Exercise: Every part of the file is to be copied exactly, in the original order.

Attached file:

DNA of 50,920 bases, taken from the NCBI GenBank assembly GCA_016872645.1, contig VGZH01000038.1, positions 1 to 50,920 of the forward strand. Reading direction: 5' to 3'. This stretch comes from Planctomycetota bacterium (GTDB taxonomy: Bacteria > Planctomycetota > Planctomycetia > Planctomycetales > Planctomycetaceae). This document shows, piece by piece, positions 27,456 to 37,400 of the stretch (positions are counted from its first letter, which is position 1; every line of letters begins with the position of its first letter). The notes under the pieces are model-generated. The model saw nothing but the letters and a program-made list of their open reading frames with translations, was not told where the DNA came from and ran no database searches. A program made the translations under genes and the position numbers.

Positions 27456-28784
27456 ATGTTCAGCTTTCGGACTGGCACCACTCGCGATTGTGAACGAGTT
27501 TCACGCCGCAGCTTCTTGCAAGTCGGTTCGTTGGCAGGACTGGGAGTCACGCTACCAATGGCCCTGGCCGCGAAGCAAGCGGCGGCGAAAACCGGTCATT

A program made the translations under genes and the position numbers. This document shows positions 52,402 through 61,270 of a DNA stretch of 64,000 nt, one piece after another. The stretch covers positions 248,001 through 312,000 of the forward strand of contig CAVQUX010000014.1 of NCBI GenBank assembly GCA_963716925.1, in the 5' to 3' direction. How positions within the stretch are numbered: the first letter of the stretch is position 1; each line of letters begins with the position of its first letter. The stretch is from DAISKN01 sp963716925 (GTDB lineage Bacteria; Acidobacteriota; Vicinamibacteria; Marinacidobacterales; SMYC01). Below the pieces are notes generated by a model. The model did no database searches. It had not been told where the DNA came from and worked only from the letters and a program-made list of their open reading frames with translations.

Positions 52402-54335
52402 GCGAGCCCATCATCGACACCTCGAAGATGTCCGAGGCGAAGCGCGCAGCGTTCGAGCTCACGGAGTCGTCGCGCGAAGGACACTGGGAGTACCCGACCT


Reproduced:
DNA of 50,920 bases, taken from the NCBI GenBank assembly GCA_016872645.1, contig VGZH01000038.1, positions 1 to 50,920 of the forward strand. Reading direction: 5' to 3'. This stretch comes from Planctomycetota bacterium (GTDB taxonomy: Bacteria > Planctomycetota > Planctomycetia > Planctomycetales > Planctomycetaceae). This document shows, piece by piece, positions 27,456 to 37,400 of the stretch (positions are counted from its first letter, which is position 1; every line of letters begins with the position of its first letter). The notes under the pieces are model-generated. The model saw nothing but the letters and a program-made list of their open reading frames with translations, was not told where the DNA came from and ran no database searches. A program made the translations under genes and the position numbers.

Positions 27456-28784
27456 ATGTTCAGCTTTCGGACTGGCACCACTCGCGATTGTGAACGAGTT
27501 TCACGCCGCAGCTTCTTGCAAGTCGGTTCGTTGGCAGGACTGGGAGTCACGCTACCAATGGCCCTGGCCGCGAAGCAAGCGGCGGCGAAAACCGGTCATT

A program made the translations under genes and the position numbers. This document shows positions 52,402 through 61,270 of a DNA stretch of 64,000 nt, one piece after another. The stretch covers positions 248,001 through 312,000 of the forward strand of contig CAVQUX010000014.1 of NCBI GenBank assembly GCA_963716925.1, in the 5' to 3' direction. How positions within the stretch are numbered: the first letter of the stretch is position 1; each line of letters begins with the position of its first letter. The stretch is from DAISKN01 sp963716925 (GTDB lineage Bacteria; Acidobacteriota; Vicinamibacteria; Marinacidobacterales; SMYC01). Below the pieces are notes generated by a model. The model did no database searches. It had not been told where the DNA came from and worked only from the letters and a program-made list of their open reading frames with translations.

Positions 52402-54335
52402 GCGAGCCCATCATCGACACCTCGAAGATGTCCGAGGCGAAGCGCGCAGCGTTCGAGCTCACGGAGTCGTCGCGCGAAGGACACTGGGAGTACCCGACCT